Jurisdiction and foreign hotels post-Keefe

This blog post is by Spencer Turner of 12 King’s Bench Walk.

In Lackey v Mallorca Mega Resorts and Anor [2019] EWHC 1028 (QB), Master Davison held that the Claimant, who had been paralysed as a result of an accident at a holiday resort, could sue a Spanish hotel and its insurer in England.

There are three points of interest arising from this case:

  1. A party making an application to contest the jurisdiction later than 14 days post-acknowledgment of service must apply for relief from sanctions.
  2. Notwithstanding the Supreme Court’s decision to refer three questions to the CJEU in Hoteles Pinero Canarias SL v Keefe (Case C-491/17), this case suggests that the lower courts may be inclined to follow the Court of Appeal ([2015] EWCA Civ 598) in permitting the joinder of a foreign hotel to a direct claim against its insurer without re-referring those questions.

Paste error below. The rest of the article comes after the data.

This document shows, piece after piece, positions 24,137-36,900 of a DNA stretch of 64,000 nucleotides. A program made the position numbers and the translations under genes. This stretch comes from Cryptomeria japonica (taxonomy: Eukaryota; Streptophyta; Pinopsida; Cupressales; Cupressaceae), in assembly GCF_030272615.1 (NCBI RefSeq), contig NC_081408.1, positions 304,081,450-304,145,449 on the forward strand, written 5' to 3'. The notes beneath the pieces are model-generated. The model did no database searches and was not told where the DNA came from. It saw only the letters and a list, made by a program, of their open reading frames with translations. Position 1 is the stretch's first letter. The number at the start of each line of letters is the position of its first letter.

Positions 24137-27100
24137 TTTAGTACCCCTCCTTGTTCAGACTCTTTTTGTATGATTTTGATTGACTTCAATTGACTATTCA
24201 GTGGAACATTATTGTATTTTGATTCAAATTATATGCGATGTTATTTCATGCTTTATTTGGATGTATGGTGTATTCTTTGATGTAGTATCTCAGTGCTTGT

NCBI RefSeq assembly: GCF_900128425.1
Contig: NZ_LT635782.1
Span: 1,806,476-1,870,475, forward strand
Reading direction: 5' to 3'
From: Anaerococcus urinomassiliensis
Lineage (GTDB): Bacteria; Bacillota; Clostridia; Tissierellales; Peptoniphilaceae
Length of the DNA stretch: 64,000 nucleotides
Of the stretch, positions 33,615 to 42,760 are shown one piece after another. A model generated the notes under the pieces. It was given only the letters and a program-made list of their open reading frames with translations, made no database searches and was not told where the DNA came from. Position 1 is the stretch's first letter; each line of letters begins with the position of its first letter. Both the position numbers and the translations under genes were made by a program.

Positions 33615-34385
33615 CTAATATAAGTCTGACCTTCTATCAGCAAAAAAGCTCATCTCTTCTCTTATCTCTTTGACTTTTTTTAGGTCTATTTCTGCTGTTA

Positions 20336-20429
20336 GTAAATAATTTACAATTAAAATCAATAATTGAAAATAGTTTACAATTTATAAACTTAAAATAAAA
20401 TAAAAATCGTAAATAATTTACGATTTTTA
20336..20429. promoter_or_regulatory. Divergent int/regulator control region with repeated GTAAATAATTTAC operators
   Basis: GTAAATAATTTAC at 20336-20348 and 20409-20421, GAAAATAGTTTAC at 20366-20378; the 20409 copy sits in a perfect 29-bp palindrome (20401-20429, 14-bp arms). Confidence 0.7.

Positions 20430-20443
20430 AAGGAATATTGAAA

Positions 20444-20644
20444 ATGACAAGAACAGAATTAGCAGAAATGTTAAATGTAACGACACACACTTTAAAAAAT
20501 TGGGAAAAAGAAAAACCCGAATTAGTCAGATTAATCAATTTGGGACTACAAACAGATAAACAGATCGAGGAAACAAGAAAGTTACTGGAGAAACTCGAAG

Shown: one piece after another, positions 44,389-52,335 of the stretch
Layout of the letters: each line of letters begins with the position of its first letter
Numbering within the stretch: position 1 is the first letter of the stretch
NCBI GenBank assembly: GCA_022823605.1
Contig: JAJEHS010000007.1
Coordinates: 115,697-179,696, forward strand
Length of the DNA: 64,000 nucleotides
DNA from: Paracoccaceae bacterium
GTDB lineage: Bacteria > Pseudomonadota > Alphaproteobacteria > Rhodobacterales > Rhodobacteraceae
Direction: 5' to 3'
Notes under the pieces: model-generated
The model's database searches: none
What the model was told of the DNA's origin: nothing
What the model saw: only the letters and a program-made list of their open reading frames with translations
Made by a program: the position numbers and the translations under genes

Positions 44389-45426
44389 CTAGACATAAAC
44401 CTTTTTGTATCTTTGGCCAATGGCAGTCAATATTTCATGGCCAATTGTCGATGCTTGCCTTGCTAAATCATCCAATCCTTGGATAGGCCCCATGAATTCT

3. However, Master Davison’s willingness to follow Keefe may also be explained by the availability of an alternative route to jurisdiction on the basis that the claimant was also suing as a “consumer” for the purposes of arts. 17 and 18 of the Recast Brussels Regulation. To qualify as a consumer, it was not necessary for the Claimant to be the member of her travelling party who had actually made the booking.

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